New Horizons in the Study of the Early Bronze III and Early Bronze IV of the Levant
Edited by Suzanne Richard
Publication date:29 June 2020
Length of book:480 pages
The “radiocarbon revolution” has profoundly altered traditional historical frameworks in the Near East. Addressing the ramifications of the new, higher radiometric (14C) chronology, as well as the impact of new excavations and expanded data sets on third-millennium BCE studies, this volume brings together twenty-three essays covering a diverse array of topics, such as urbanism, heterarchy, nomadism, ruralism, terminology, and cultural continuity/discontinuity.
Along with the radical two-hundred-year shift to a higher chronology for the southern Levant, the fast pace of discoveries throughout the Levant and Egypt necessitates constant updating and reevaluation. The principal consequence of these data for scholarship is the realignment of historical correlations between the southern and northern Levant in the EB III–IV periods, and between the southern Levant and the Egyptian Late Dynastic and Old Kingdom periods. But the contributions to this volume also detail new and tantalizing information from excavated sites that may not fit into traditional models of the Early Bronze III–IV periods. As this collection of articles attests, in light of new data, scholarly views on EB III urbanism and the rise of cities and states and on EB IV pastoral nomadism in the southern Levant need to be reevaluated.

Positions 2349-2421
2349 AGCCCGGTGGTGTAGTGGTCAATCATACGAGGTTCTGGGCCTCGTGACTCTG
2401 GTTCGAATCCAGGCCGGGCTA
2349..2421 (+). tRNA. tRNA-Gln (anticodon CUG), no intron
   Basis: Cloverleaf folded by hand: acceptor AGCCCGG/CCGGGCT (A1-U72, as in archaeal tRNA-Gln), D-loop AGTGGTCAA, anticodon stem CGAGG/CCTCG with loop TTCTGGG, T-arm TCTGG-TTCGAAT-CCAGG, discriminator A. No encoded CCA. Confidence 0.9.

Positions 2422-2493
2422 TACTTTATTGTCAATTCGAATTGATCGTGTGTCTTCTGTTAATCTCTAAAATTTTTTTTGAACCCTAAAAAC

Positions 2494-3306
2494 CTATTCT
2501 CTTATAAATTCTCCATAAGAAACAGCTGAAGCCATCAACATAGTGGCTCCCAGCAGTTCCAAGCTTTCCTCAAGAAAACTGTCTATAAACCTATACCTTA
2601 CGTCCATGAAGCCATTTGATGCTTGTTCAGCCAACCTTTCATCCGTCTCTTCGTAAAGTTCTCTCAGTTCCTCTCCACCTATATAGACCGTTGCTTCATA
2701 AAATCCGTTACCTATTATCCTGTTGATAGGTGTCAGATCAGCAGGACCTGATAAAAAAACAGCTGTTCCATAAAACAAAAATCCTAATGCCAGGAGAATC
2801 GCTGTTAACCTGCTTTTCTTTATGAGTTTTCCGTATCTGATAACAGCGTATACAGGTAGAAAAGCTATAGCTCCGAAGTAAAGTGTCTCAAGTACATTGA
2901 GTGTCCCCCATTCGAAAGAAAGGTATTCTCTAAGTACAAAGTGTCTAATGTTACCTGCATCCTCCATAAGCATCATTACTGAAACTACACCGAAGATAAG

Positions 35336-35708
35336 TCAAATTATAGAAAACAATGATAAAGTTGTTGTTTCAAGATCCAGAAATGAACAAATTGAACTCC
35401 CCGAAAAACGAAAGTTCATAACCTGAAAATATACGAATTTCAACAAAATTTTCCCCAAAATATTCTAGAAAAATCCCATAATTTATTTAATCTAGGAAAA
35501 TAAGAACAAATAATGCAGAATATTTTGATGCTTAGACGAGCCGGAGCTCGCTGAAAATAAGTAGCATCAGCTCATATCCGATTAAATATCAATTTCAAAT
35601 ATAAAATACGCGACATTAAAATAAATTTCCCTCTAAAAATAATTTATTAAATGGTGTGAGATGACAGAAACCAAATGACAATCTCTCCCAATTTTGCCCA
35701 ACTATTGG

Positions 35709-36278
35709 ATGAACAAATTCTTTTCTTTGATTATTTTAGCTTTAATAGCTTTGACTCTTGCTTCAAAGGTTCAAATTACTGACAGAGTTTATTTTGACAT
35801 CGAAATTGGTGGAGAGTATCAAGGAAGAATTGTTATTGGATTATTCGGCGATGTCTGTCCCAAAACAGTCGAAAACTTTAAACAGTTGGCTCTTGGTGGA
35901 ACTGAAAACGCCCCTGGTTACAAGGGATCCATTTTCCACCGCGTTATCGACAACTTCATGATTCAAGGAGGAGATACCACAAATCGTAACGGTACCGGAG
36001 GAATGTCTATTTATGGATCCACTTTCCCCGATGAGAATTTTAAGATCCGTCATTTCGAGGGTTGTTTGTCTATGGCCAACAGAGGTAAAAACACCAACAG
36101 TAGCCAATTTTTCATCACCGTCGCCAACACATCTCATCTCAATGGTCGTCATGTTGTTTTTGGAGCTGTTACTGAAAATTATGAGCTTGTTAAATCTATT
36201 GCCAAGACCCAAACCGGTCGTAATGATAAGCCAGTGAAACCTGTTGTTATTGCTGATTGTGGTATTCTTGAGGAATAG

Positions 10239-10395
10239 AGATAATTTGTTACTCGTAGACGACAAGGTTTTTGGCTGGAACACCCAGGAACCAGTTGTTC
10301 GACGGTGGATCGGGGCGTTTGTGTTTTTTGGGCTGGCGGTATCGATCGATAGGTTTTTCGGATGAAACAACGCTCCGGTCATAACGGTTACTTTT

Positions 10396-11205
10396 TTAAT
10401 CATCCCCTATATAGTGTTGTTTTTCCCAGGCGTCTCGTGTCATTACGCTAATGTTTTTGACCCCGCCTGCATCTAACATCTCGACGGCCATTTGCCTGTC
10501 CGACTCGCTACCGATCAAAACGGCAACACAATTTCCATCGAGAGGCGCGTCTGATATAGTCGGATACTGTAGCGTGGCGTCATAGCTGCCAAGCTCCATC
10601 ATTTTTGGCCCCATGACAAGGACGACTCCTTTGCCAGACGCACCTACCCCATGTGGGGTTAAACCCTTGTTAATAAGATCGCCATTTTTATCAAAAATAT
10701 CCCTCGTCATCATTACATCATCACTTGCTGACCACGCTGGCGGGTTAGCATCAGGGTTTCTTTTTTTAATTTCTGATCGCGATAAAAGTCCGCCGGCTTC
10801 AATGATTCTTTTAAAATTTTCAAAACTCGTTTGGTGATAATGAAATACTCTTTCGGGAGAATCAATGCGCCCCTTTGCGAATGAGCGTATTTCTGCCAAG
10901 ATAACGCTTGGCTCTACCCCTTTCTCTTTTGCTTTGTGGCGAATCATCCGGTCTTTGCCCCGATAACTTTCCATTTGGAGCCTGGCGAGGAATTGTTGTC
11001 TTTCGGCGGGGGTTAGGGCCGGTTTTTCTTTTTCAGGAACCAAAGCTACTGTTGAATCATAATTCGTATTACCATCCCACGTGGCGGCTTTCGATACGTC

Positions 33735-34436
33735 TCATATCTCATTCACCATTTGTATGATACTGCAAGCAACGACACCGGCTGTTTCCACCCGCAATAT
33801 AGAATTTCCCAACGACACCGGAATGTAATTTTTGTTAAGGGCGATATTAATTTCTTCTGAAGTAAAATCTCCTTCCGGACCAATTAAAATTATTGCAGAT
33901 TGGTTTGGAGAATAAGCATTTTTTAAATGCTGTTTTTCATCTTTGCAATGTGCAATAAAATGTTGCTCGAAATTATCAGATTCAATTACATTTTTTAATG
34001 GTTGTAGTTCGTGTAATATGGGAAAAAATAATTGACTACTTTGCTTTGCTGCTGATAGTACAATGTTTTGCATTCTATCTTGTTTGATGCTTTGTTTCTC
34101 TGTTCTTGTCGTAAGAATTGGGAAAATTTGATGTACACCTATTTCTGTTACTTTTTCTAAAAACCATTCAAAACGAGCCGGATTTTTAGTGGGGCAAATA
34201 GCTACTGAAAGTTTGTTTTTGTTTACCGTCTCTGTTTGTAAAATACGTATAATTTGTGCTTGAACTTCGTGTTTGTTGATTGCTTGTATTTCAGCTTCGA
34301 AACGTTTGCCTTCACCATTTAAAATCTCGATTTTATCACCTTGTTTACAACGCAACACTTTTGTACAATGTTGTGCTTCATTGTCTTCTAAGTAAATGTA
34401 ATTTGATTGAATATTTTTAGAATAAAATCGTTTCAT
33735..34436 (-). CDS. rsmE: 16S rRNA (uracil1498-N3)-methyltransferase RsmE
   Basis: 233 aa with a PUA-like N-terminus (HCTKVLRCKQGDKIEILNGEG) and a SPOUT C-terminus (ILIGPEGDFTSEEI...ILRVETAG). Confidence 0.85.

Bringing together cutting-edge scholarship from an international group of specialists in the Early Bronze Age in the northern and southern Levant, this volume is an essential handbook for Early Bronze Age studies.